Increasingly, there’s attention for the ways in which work and personal lives affect each other’s quality. Everyone knows that if you’re working long hours, you’re too tired to do much in your personal time the rest of the day. If you’re stressed, you can’t just “turn off” at 5 o’clock and be all smiles again. If you are worried you might lose your job because the company’s not doing well or your job becomes redundant, you will lose sleep and your relationship is not likely to improve on that either.
Worldwide, attention for stress, depression and other mental health complaints has risen because world-wide, uncertainty and existential stress are increasing. I will once again point to Mazlow’s hierarchy of needs, like I have done before when discussing successful onboarding, and especially relevant to my earlier article on morale and motivation.
The Pyramid of Work Needs
The foundation of everything lies in our physiological needs. Food, water, air, shelter. Like in survival training, you learn that you cannot live long without these. You can survive three minutes of freezing cold or holding your breath; you can go three hours without shelter, three days without water and three weeks without food. In our jobs, this means that we need to receive money and support needed to pay our rent and food. Without this, we cannot survive our jobs.
Safety is the second level. It is critical to our survival, but on the longer run. We need a contract that gives us structure and protects our rights. We need to feel competent at our jobs, our work environment and process must not be unhealthy, and we need to feel that we will be doing this job for a while.
Belonging is where we find our supportive colleagues, being treated fairly and our need to identify with our company. As you can see, this shows that being part of a company you believe in, whose values are compatible with yours, is much more important than we give it credit for. When someone says “you just work for the company, you don’t need to care about them”, they are downplaying a critical element in how fulfilled we feel in our professional lives.
Esteem is our appreciation and titles. These are the performance reviews, the compliments and the appreciation we receive from others for the work we do. This can go hand-in-hand with belonging, as our own esteem in how well we do our job meshes with the overall success and reputation of the company. Doing your job well in a company that is known to pollute the rivers is a small consolation; rather we’d wish to do well in a company with a good reputation where customers and suppliers appreciate what we do.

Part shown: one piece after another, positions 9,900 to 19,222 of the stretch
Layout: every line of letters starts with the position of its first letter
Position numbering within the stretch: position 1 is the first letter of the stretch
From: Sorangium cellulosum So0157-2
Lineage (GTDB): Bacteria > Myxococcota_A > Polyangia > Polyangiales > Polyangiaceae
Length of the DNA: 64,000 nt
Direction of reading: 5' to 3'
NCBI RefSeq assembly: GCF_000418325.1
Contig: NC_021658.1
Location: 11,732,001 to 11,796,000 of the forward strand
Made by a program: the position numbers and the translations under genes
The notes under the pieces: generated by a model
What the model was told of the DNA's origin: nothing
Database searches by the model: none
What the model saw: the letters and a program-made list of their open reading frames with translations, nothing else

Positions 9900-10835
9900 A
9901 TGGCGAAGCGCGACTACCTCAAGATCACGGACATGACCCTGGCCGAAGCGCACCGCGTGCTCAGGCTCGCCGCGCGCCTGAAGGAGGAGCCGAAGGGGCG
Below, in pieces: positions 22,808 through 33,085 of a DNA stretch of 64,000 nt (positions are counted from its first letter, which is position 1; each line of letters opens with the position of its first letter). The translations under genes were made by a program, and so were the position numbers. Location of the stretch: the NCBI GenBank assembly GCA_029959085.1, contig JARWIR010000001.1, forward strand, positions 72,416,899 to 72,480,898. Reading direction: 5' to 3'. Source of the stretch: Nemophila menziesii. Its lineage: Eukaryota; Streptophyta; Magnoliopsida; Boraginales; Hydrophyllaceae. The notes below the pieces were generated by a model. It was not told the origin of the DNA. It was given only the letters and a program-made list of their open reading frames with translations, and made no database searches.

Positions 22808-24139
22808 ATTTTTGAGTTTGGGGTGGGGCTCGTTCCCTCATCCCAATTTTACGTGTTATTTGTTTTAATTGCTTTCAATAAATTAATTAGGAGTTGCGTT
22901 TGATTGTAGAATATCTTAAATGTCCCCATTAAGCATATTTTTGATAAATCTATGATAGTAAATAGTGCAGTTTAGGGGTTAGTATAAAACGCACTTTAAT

Finally, self-actualization is where we are able to develop ourselves, follow trainings and workshops, and potentially receive promotions to higher functions. We also achieve this by feeling in control of ourselves and our jobs, the processes we manage, and the direction our (personal) lives are taking.
If our life-work balance is off, it means that we can’t get all the things we need from this pyramid. We need all of it, but not all of it needs to come from one element of our lives or the other. For example, my physiological needs are entirely met by my salary – so my work life. My sense of belonging might be primarily satisified by a loving family and a safe household from which to operate. If something is missing from one end of the scale (a job without esteem, or a personal life without love, we tend to seek it from the other parts of our life.
Dealing with Always-On
Our society is moving closer and closer to an “always-on” model, where our market runs 24/7, our professional and personal lives become blended together, and we can always be reached and called upon to do our work. This in itself does not need to be a bad thing, but it requires that the needs of the workforce are met to such a degree that it supports the additional time investment and stress that is expected to come with it.
Employees who we ask to take on such a burden need to be people in high spirits, we need to give them cause to believe in the company, its philosophy and products. They need to be rewarded and recognized for the extra work they put in, but the limits of their time and commitment must be respected.
This requires a pro-active people management philosophy, and is the reason I advocate that HR become a business partner, and a Chief HR Officer being assigned and brought at the table discussing strategy and management direction. To have a crew of dedicated, professional and skilled people means to invest in a structure supporting them, as well as the rewards required to keep their enthusiasm.
Consider your company, its values and future. Is yours a company worth investing this time and effort in? Are you happy with its processes, policies and how they treat the world and its people? If not, you may have a long road ahead of you, and others are sure to make use of this time to shine.
As AI and automation push human dedication to the brink, we will see a future where people are artistic, driven and competent. They will be the linchpins around which a future is created where we can straighten out the global market, protect our living space and be proactive about – not just conscious of – societal responsibility.
As an employee – if your company asks too much, for too little, there is no shame in setting boundaries. No sooner than people send a clear message on how far we’ve come along can we build this new system of Always-On and Corporate Pride.